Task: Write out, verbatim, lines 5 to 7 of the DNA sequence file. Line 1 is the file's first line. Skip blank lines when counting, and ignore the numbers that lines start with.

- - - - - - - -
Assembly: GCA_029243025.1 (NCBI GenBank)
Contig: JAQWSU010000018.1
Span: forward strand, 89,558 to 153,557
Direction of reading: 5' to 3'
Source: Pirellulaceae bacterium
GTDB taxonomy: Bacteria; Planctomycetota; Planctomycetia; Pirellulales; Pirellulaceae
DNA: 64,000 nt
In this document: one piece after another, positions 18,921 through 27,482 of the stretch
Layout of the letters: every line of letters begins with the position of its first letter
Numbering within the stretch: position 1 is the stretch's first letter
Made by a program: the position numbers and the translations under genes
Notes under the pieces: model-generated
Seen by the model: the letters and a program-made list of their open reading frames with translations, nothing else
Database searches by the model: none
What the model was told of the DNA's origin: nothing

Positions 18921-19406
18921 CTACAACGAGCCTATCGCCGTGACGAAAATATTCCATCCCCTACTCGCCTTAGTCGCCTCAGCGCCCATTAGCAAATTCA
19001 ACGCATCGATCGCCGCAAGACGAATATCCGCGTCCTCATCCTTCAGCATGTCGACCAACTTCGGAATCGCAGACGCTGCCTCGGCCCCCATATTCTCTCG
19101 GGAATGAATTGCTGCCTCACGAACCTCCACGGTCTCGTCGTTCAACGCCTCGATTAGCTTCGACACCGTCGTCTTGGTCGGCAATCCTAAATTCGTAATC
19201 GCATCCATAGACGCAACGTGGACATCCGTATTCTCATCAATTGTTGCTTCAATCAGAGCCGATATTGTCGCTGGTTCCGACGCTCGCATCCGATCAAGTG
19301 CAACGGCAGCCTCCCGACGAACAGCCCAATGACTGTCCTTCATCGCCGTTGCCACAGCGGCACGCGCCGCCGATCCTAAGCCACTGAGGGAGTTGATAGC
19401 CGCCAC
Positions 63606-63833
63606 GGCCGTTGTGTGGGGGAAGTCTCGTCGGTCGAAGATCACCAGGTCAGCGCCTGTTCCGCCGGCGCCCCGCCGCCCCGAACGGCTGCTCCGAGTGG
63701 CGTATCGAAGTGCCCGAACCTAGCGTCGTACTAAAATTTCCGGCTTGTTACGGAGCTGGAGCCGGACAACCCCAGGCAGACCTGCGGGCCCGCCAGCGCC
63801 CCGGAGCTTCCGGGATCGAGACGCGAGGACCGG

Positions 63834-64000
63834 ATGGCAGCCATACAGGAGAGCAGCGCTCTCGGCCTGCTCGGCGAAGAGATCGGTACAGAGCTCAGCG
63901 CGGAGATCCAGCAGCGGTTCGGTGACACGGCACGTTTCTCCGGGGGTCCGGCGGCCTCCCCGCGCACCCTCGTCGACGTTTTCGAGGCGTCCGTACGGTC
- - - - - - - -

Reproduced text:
Source: Pirellulaceae bacterium
GTDB taxonomy: Bacteria; Planctomycetota; Planctomycetia; Pirellulales; Pirellulaceae
DNA: 64,000 nt